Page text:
Red lights in Revere Trail

Revere Trail homes are lighting up their drives and porches with red lamps through May as part of a fundraiser to fight blood cancers.

A DeForest neighborhood has been set aglow with hopes of fighting the most prevalent form of cancer among children and young adults under the age of 20.

Steve Stumbris has led residents of the Revere Pass in lighting their walkways with red lights to raise awareness of the battle against blood-borne cancer through the Leukemia and Lymphoma Society.

The effort was sparked by Stumbris’ nomination for the Man and Woman of the Year contest, organized by LLS. Stumbris was nominated to lead a fundraising team in a 10-week campaign with will run through the beginning of May. 

Stumbris, with his daughter, loaded up a wagon and went door-to-door to find participants to join the cause. In their subdivision, it is required that every house have some form of street lamp, and so with every new participant, he has handed out a red light bulb to light up outside their home, or as they call it, Light Revere Trail Red.

“There are 52 houses in that little subdivision, and by the first night there were probably 32 houses with their lights out and on,” said Stumbris.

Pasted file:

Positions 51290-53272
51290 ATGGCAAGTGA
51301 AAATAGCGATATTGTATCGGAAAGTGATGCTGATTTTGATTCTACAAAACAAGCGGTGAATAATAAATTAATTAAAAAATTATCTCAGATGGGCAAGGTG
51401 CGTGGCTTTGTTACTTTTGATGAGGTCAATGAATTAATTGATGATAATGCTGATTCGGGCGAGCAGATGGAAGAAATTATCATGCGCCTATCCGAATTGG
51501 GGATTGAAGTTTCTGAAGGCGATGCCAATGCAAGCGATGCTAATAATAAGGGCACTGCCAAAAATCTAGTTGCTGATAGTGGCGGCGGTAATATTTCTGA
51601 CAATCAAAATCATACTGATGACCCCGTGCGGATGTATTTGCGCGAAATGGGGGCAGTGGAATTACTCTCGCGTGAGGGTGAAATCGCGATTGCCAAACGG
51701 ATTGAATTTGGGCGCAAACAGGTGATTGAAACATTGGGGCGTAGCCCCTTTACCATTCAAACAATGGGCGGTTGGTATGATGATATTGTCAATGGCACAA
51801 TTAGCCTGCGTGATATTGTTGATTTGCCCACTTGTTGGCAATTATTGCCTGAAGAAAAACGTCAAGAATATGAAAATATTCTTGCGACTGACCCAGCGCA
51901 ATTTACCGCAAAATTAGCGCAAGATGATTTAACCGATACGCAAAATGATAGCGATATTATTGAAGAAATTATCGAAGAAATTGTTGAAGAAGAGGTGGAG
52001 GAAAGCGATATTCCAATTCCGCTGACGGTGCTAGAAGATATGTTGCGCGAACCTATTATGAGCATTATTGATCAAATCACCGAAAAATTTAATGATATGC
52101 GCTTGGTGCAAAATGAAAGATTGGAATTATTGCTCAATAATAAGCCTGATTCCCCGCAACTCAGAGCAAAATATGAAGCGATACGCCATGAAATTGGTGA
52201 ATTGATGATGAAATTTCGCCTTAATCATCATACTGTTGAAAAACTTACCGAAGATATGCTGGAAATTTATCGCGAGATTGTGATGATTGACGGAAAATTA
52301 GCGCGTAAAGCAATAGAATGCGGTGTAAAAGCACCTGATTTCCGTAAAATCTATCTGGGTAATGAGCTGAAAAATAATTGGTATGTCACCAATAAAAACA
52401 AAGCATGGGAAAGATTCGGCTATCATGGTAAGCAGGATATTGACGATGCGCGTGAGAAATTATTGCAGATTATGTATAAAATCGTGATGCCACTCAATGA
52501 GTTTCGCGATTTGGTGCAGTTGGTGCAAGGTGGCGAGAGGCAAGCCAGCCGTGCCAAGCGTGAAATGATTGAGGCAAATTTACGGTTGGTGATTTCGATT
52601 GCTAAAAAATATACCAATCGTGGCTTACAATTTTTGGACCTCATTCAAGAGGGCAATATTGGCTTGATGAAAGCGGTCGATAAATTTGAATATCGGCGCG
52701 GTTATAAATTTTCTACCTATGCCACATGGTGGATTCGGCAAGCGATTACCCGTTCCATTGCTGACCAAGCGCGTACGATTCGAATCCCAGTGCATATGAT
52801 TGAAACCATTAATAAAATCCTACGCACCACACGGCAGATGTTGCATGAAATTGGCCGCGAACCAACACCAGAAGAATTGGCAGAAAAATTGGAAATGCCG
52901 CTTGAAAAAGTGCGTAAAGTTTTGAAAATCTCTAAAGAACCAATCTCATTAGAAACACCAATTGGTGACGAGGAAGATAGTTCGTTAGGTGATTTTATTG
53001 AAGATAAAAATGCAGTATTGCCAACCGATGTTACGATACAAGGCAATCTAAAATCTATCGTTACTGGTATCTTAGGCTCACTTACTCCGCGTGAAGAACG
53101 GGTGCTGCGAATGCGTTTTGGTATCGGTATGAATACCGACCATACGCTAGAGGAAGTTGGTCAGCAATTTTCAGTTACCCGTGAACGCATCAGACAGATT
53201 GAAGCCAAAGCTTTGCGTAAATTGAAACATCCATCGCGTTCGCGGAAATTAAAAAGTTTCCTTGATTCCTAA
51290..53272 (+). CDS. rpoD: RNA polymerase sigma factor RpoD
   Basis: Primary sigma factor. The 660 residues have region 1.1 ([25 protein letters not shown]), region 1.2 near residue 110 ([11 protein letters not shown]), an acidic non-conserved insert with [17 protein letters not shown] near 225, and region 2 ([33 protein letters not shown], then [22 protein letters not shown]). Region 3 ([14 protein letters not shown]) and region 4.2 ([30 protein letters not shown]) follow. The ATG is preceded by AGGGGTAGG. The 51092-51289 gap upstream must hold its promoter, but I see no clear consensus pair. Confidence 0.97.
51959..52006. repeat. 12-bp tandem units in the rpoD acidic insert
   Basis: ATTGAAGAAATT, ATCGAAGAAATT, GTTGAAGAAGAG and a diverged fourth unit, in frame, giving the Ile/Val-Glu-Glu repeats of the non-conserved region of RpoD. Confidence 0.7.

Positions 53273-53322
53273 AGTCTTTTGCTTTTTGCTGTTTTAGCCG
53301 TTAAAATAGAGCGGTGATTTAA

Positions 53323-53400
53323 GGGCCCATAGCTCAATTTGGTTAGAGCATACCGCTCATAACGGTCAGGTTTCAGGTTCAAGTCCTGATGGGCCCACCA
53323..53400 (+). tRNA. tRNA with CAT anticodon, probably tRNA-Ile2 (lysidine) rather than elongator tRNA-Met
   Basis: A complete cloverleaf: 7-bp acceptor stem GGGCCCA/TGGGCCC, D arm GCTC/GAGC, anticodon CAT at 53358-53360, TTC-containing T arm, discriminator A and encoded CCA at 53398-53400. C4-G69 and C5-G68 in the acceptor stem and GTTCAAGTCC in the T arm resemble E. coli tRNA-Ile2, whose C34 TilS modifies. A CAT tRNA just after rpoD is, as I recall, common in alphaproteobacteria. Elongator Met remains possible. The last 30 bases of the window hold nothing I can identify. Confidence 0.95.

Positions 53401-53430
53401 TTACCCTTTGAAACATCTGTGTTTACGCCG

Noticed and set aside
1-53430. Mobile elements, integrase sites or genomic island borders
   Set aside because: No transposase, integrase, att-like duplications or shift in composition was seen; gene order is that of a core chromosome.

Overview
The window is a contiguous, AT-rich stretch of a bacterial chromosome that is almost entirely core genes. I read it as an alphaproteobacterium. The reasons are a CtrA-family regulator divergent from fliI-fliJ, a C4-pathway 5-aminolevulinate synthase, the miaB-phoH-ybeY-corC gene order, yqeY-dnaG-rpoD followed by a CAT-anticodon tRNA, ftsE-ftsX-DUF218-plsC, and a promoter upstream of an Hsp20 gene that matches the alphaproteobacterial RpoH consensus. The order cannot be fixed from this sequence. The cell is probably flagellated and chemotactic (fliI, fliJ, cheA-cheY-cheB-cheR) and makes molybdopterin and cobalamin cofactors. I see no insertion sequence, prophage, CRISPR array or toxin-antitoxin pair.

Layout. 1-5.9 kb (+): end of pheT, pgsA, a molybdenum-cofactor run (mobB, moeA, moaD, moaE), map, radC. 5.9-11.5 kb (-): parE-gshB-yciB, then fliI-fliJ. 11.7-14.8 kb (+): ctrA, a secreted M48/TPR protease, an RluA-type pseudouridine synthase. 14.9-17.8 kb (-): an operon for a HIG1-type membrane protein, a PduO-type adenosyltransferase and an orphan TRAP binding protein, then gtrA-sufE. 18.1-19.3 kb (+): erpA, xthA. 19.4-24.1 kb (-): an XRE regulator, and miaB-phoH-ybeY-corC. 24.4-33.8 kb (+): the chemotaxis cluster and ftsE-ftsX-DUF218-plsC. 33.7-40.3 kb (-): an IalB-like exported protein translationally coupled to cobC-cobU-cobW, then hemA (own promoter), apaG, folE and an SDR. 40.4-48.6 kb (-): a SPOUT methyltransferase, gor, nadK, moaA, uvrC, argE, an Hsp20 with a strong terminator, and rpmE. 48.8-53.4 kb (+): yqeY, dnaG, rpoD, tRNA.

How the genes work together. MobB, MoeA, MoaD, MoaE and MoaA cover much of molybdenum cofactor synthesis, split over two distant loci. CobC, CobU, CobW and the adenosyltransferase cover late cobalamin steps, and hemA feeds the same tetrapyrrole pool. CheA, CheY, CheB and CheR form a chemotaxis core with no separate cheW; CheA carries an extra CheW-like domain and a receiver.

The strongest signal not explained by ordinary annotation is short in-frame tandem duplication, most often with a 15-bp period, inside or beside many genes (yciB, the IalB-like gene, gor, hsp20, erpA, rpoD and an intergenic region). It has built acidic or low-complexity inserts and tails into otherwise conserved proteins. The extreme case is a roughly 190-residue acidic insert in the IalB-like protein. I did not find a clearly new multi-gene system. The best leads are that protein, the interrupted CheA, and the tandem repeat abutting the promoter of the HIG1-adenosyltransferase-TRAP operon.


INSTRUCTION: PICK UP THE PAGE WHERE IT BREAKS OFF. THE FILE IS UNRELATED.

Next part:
Somes home didn’t have fixtures that would fit with the bulbs that Stumbris was distributing, so in lieu of changing their walkway light, some have brought lamps from inside to their front porch lit with a red bulb.

“People will drive through the community to get into the older part of Forrest Park, and they will see the lights on,” said Stumbris, “and another subdivision that is up on the hill behind the Hooper Development, Fox Hills up there, I’ve had people call me from up there because they can look down and see all our lights and that gives me a chance to talk to them about it.”

Stumbris set a goal of raising $100,000 among himself and his team of friends, family and colleagues, and he’s estimating that they may be about halfway there.

“I just felt honored to be nominated and I just agreed to help out and jump in,” said Stumbris. “It felt like I could put some energy into helping the cause and I just wanted to do whatever I could to help out.”

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